Last month, the City of Bethel told its employees that they could either get vaccinated against COVID-19, get an exemption or lose their jobs.
The city had 17 unvaccinated employees when the mandate took effect.
The city’s employees’ union tried to fight the vaccine mandate, but the city didn’t budge.
Since then, two of the unvaccinated employees quit, one got a religious exemption and 10 got vaccinated. The city put the rest on a six-week extended administrative leave, in hopes they’ll opt to get vaccinated over getting fired.
KYUK talked with two of the employees outside of the Bethel Job Center on a recent sunny afternoon. Jason Polk and Jim Boan of the city’s Public Works Department said they still don’t plan to get the vaccine, so they’re looking for new jobs.
Polk wore his City of Bethel hat and Boan’s grandson waited in the truck as they spoke with KYUK, calling “Apa” in the background every so often. They had just finished applying for work inside.
“She asked me, like, ‘What are you interested in?'” said Polk. “And I told her various things. And we went through the computer and we looked, and we picked out things. And there’s things that had, like, heavy qualifications and stuff. I got a little bit of training in certain areas. Nothing compared to what a lot of them ask for nowadays.”
Despite the advanced qualifications he’s up against, Polk said that he’s not too nervous about trying to find a new job. He figures, what good will worrying do?
Polk said he doesn’t want to get the vaccine because he’s concerned about its long-term effects, which he said can’t be known yet. The Centers for Disease Control and Prevention says vaccines are safe and effective. So far, about 188 million Americans have gotten vaccinated against COVID-19.
Financially, Polk said, he’ll be comfortable for a while. He started saving money when the city started asking questions about his vaccination status back in August.
“’Oh, we’re just checking on who has the shot? Who has their vaccination card and who doesn’t?’ I saw that coming, like, ‘Okay, I got this, okay.’ I started putting away,” said Polk.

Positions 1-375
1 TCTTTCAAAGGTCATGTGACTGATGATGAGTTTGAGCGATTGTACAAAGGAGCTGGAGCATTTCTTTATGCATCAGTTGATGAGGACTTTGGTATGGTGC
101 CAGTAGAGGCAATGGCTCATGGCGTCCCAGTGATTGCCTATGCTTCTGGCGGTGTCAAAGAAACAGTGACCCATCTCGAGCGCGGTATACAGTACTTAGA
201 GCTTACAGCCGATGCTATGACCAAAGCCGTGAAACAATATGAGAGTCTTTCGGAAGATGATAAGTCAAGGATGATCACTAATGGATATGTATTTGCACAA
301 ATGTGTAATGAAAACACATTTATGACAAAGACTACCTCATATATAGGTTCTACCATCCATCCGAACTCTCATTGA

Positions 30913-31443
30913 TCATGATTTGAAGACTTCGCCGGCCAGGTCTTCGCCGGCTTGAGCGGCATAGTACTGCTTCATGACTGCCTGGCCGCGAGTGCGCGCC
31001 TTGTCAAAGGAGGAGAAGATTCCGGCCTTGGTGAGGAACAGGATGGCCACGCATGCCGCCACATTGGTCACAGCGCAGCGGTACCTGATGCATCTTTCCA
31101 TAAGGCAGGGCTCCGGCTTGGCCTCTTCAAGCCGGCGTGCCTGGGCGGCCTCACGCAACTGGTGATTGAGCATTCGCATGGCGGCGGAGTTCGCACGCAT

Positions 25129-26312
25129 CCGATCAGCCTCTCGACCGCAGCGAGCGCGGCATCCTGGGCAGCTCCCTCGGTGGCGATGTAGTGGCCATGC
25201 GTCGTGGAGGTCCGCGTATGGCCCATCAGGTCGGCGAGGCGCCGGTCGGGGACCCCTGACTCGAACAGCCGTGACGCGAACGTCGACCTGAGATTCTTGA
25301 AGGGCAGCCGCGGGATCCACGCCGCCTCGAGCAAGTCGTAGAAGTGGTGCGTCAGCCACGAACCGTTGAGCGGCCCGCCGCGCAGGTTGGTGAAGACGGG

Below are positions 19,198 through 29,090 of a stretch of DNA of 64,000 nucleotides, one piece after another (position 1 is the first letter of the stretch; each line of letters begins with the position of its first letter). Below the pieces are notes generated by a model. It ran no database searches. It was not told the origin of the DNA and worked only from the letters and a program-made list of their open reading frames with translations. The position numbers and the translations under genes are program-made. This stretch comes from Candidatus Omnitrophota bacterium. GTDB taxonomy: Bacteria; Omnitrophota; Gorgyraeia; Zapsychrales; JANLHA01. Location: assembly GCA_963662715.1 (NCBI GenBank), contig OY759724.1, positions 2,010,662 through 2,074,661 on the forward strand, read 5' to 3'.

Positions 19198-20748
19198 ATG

He said he doesn’t foresee a future where every job will require COVID-19 vaccines.
Polk had his appointment at the job center scheduled at the same time as his good friend Jim Boan, also of the Public Works Department. Boan hasn’t been saving.
“Money-wise, it’s gonna be hard, you know, until we find a job for me,” said Boan.
Boan said he won’t get vaccinated because his wife would leave him if he does.
What will he do if all the jobs he’d be eligible for require vaccinations?
“Hopefully it don’t get that way. If it does, it does, you know. I’ll just have to go survive on the land,” he said.
Boan and Polk said they’ve been on administrative leave since Sept. 27, along with another unvaccinated employee from Bethel Public Works.
James Harris, the city’s human resources director, said the initial two weeks were paid because first they had to have a hearing with the city manager. He said they were owed due process.
After the hearing on Oct. 8, the employees were placed on a 30-day unpaid administrative leave.
“I asked, ‘Why don’t you just fire me and get this over with?’” said Polk
Harris said that it’s because the city isn’t “heartless.”
The fourth unvaccinated city employee is an investigator in the Bethel Police Department. The city is allowing the state administrative court to handle his case. He will continue to be paid his full salary while he awaits his hearing, which was nearly $80,000 a year as of 2020.